YOU ARE HERE: LAT HomeCollections

Returning a Profit on Shopping Carts : CARTS: Returners Turn a Profit

October 02, 1986|JOHN L. MITCHELL | Times Staff Writer

Tony Scott, a 30-year-old drifter from Louisiana, has finally landed the kind of job he has always dreamed of. He is out in the sun, getting some exercise, and the money just keeps rolling in.

On most days, Scott can be found at the Ralphs store at Fairfax Boulevard and 3rd Street returning shopping carts for the 25-cent deposit customers pay to take the carts out of the store.

Ralphs began requiring the deposit more than a year ago at some of its stores to prevent cart thefts and to encourage shoppers to return them to racks so they don't sail into parked cars.

Ironically, the policy has also provided a moneymaking opportunity for the young, the old and the down and out who are willing to return carts for customers for the 25-cents deposit.

'Ongoing Problem'

Officially, one Ralphs manager said, the soliciting is considered an "ongoing problem." And it is prohibited by signs posted in the parking lot. But more often than not, the parking lot hustlers are allowed to work if they do not hassle the customers.

"I provide a service," said Scott, who roamed the parking lot dressed in tattered cutoff pants, a T-shirt and sneakers. He spotted a customer wheeling a cart about 50 yards away and walked over to the shopper. "Excuse me. Would you like me to return your cart when you are finished?" he asked.

Scott said he had not been in Los Angeles long. He lives at a mission where he also eats his meals. "Working here in the parking lot helps keep me out of trouble," he said. "I figure I might be out doing something wrong if I wasn't here."

Some days, as many as eight people work the lot, competing for the quarter deposits. On Tuesday, Scott was joined by 16-year-old Esteban, who said he spends an hour or two there after school, and a 70-year-old Russian immigrant who spoke little English. The elderly man said he intended to buy a can of soup, a loaf of bread and a roll of toilet paper with the money he earned from returning carts.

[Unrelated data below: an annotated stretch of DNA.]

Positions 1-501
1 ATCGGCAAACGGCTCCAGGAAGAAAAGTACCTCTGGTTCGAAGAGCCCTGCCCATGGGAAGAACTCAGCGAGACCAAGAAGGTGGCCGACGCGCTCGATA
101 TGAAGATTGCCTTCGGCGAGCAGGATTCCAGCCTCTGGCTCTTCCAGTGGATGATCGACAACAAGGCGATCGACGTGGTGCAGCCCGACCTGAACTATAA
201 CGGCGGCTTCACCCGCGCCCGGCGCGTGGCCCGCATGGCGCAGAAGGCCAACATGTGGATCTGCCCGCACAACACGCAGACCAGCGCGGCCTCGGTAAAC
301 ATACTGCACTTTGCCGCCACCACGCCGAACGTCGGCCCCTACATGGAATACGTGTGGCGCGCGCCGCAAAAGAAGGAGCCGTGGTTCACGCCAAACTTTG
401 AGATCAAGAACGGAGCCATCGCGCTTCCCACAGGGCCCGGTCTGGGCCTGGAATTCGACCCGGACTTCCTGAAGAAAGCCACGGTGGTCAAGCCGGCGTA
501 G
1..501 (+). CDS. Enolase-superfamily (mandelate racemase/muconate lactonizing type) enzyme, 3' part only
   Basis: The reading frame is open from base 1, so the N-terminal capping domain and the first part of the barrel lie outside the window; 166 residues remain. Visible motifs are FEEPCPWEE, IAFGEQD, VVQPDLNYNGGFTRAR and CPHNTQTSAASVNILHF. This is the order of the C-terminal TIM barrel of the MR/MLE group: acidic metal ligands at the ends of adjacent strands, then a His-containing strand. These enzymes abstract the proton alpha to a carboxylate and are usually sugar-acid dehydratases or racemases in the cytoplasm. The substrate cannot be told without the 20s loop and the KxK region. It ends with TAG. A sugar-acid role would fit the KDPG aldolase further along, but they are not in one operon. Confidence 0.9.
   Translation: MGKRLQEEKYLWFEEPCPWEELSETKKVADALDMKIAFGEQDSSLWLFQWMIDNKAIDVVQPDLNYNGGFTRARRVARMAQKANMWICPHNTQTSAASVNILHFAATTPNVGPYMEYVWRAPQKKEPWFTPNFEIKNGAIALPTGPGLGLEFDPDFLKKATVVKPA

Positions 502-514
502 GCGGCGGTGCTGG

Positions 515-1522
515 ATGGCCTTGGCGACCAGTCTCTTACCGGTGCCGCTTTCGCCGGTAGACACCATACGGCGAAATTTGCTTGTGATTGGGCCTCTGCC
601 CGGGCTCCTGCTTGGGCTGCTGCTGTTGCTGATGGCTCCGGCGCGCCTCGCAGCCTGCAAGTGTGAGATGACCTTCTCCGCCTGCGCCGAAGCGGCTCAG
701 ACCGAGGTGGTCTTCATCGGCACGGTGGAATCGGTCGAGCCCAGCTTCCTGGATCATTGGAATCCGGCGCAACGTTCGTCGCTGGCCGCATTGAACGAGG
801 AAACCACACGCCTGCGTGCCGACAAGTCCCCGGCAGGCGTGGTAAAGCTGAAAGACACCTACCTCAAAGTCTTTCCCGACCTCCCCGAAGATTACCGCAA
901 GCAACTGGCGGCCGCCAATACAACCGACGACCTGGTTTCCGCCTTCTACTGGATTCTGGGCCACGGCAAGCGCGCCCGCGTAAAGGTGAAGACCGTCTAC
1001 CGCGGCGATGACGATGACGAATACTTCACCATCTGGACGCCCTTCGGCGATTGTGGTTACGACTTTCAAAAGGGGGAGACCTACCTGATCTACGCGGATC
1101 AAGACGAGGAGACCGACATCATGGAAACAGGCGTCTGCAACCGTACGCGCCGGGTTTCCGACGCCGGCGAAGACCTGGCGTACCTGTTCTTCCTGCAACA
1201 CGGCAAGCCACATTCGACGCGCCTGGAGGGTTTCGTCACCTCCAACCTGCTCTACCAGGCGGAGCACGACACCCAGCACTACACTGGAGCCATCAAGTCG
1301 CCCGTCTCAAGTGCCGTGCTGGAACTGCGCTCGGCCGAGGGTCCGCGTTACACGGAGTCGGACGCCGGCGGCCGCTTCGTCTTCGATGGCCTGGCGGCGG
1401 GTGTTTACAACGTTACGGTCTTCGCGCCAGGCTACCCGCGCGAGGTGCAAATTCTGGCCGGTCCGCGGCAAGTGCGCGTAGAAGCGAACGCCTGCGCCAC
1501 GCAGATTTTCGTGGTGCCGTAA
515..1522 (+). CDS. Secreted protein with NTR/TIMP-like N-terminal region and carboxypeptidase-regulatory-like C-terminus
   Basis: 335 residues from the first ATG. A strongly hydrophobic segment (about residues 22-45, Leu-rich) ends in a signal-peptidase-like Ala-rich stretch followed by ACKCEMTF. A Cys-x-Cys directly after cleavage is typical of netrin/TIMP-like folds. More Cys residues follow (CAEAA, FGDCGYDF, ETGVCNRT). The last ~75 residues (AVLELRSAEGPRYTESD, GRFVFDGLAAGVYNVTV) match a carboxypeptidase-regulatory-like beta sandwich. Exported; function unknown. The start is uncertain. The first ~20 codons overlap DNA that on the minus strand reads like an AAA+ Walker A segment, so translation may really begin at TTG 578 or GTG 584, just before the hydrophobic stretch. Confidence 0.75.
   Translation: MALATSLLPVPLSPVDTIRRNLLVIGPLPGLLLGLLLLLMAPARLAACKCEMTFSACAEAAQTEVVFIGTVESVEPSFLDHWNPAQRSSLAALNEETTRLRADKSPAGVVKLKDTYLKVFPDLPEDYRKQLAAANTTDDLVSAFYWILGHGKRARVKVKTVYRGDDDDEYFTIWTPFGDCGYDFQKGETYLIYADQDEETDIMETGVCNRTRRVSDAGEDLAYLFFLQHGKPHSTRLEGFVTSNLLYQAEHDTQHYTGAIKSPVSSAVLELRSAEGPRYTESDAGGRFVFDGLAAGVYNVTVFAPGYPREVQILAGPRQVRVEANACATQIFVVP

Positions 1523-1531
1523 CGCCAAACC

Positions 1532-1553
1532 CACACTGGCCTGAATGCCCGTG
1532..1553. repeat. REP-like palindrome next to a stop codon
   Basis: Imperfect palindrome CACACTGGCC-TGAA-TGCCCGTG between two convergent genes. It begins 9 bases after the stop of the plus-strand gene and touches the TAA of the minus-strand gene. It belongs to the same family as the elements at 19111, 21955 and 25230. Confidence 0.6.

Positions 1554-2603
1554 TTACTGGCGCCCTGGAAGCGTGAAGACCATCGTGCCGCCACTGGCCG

Though Scott remained busy, returning up to 20 carts in about an hour Tuesday afternoon, he was reluctant to discuss how much money he made. "I try to make enough for bus fare to carry me to the mission where I can eat," he said.

Esteban, who hustled carts in another section of the parking lot, said, "Usually you are not the only one out here, but if you are lucky you can earn $5 in two hours."

Shoppers pick up their carts in the supermarket. They pay a 25-cent deposit to take the carts out of the store when they pay for their groceries. After unloading their purchases, they return the carts to a rack and get their quarters back. The cart rack is modeled after the luggage-carrier rental system that has been in use for years at Los Angeles International Airport. The system is manufactured by Smarte Carte Inc. of White Bear Lake, Minn.

"What we have done is install the system in high cart-loss stores or areas where there are many shoppers who live in apartments," said Jan Charles Grey, senior vice president at Ralphs. "By taking a quarter and giving it back it allows us to have shopping carts available at no cost to the customer." Ralphs has installed the device in nine of its 125 stores.

The problems with the system have been minor, said Grey. "Like any situation, sometimes you get some over-aggressive children who want to get the 25 cents," he said.

Steven Koff, president of the Southern California Grocers Assn., said the cart deposit system is one of many efforts by stores to stop shopping cart thefts. Losses have been estimated at $4 million annually. "What works at some stores does not work at others," he said.

Shopper Jeannetta Kendall said she finds the offers of help "harassment" and has complained about the "aggravation."

"When you walk out the door they immediately come over and ask you if they can take your cart after you finish unloading your groceries. Well, if I can manage to unload my groceries then I can take the cart back," she said.

Estella Woods, another shopper, said that she does not mind. "Sometimes when I see a little kid or someone who doesn't have the money I let them have my cart. If you are hungry, you are hungry."

Los Angeles Times Articles